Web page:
Sunday, 12 February 2012

The 2012 First Half Half Marathon or How to prepare to race and earn a personal best

Today I burned a match. In my book of matches, today was the day where I decided to use the override button on my brain and push myself to crack the elusive 1 hour 30 mark for a half marathon.


A brief history of my half marathon race results (just to bring you up to speed)


I started running half marathons in 2004, at the First Half Half Marathon presented by the Pacific Road Runners of Vancouver. For that run, I was a newbie to distance running. I trained to run each mile, walk for 20 seconds. That was fine, and I remember completing it and feeling good, setting myself with a benchmark of 1 hour 42. This would be the result that I would have for about 3 years, in and around 1hour 42 and change. Until 2008. In 08, I would post up a time of 1:37:12, surprising myself with that result, 5 minutes faster than the previous 3 years. 2009 would have me shave only a minute off of my time, 1:36:10. I remember feeling like I left it all out there, but did not make much progress from the previous year.

In 2010, the Olympics were in Vancouver, so my beloved PRR First Half would be cancelled due to security restrictions and venue usage. So instead, I signed up for the Historic Half in Fort Langley, and managed to tap out a 1:30:08, again surprising myself and setting a serious personal best cutting 6 whole minutes off of my time. This was amazing--I was stunned and felt great. I think the Olympic spirit charged me up to put out that PB, and the downhill into Fort Langley along 88th did not hurt me in picking up some speed to the finish.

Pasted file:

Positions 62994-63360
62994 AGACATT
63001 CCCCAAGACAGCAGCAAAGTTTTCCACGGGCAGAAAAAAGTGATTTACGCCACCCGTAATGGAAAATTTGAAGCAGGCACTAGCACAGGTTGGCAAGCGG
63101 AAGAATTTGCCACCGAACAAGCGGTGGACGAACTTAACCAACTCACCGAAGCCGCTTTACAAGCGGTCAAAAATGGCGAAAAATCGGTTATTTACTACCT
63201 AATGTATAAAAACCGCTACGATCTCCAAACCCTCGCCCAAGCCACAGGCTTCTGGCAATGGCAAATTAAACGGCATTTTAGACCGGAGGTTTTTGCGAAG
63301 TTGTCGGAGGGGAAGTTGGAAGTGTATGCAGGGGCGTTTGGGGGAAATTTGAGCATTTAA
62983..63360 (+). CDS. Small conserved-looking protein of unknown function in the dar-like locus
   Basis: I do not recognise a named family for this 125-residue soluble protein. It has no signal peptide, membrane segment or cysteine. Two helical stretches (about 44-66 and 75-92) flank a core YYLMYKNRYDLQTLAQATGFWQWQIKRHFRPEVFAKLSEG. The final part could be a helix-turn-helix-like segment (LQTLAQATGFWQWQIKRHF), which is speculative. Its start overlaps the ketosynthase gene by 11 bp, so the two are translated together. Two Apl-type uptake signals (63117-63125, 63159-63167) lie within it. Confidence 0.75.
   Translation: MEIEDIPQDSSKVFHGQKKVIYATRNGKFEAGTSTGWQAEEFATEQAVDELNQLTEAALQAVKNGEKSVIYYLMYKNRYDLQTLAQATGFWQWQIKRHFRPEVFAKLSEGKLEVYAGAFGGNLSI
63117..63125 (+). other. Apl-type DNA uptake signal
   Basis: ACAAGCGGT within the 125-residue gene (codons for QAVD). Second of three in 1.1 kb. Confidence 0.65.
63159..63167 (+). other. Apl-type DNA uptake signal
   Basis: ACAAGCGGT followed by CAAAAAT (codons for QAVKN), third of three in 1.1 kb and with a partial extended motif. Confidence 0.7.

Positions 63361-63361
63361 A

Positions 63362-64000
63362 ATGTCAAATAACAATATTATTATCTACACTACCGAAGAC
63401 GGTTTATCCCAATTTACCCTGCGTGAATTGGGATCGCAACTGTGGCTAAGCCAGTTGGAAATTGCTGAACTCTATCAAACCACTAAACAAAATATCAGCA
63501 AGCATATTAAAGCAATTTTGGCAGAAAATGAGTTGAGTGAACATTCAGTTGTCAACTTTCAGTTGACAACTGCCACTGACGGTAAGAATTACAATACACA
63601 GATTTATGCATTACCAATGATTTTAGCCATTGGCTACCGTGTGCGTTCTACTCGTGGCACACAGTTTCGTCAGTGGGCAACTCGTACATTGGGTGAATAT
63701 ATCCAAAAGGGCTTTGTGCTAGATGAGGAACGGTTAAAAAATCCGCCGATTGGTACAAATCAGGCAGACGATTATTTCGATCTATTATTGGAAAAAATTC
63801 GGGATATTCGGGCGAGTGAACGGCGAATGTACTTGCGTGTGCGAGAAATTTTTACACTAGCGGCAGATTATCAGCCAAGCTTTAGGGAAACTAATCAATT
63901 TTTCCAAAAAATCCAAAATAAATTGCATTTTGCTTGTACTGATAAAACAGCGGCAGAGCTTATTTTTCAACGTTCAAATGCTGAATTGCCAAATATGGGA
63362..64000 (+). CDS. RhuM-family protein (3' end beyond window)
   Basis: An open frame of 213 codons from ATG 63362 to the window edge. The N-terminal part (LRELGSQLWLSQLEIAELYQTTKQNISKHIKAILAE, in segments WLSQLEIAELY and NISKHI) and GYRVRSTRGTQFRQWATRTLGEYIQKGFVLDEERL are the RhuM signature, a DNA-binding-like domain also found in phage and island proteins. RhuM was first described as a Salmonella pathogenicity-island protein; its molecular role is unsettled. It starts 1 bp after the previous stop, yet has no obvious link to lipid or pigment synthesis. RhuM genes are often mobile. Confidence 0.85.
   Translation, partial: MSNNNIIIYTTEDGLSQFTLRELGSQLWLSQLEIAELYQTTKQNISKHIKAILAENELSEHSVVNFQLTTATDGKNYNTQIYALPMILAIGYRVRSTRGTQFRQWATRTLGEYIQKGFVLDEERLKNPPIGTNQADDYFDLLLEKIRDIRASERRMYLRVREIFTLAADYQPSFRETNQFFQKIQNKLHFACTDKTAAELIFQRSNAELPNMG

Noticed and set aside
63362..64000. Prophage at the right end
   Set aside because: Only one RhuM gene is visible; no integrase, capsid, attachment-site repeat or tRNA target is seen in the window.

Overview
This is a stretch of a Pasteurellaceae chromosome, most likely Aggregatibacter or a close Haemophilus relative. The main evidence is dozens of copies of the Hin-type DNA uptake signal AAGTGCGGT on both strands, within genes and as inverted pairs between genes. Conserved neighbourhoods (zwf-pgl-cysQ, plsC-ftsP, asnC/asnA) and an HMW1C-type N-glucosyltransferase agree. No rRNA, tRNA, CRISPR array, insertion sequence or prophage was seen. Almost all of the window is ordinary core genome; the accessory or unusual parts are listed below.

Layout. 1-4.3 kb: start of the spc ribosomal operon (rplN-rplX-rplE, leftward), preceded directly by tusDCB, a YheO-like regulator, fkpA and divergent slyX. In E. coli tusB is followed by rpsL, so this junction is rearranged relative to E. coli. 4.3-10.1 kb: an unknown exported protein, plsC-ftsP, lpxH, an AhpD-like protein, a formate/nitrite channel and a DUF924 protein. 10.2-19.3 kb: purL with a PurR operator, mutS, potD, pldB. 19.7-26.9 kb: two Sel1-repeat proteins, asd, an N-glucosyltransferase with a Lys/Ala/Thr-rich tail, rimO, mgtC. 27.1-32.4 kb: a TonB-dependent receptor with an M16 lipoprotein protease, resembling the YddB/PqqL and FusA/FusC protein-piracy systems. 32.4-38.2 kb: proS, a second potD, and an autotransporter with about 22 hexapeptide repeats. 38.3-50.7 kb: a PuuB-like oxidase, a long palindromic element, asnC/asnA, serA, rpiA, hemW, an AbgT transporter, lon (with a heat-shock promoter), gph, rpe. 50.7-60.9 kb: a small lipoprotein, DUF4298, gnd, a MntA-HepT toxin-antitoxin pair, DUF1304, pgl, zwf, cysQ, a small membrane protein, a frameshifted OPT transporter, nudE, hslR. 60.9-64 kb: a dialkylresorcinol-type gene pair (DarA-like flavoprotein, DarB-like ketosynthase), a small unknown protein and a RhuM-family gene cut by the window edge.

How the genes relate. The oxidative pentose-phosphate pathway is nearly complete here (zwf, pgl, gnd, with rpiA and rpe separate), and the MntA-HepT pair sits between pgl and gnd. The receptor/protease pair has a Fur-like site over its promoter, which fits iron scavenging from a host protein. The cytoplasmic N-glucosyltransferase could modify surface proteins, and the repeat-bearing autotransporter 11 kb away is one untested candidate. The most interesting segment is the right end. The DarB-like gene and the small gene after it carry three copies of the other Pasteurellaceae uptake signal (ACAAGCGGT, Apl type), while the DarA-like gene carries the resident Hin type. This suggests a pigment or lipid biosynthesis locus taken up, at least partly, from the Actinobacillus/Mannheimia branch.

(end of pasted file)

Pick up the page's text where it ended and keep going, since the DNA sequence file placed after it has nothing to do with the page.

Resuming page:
For 2011 I was recovering from shoulder surgery. I returned to the First Half, and was disappointed to post a 1:31:25, albeit with a metal plate in my shoulder, 6 months after my bike crash. I remember feeling poorly after the race last year, that I had given so much to come up short on what might be considered an easier course than the Fort Langley Climb-a-thon of 2010. Which brings me to this year, 2012.

How to prepare for a personal best result


This year my approach has been different. I have many more long runs in my legs earlier, and the long runs are up to 39kms in prep for the Chuckanut 50. The endurance is in my legs from the long distance, but my speed work has been limited to some short 8 and 10km races called the Fraser Valley Trail Series. No intervals, just trail races. Speed work is necessary in order to go fast and stay fast, and I have not put any time into intervals. Over the last few days, Sean's and my regular runs have been keeping us going through the week, with the races/long runs on the weekends.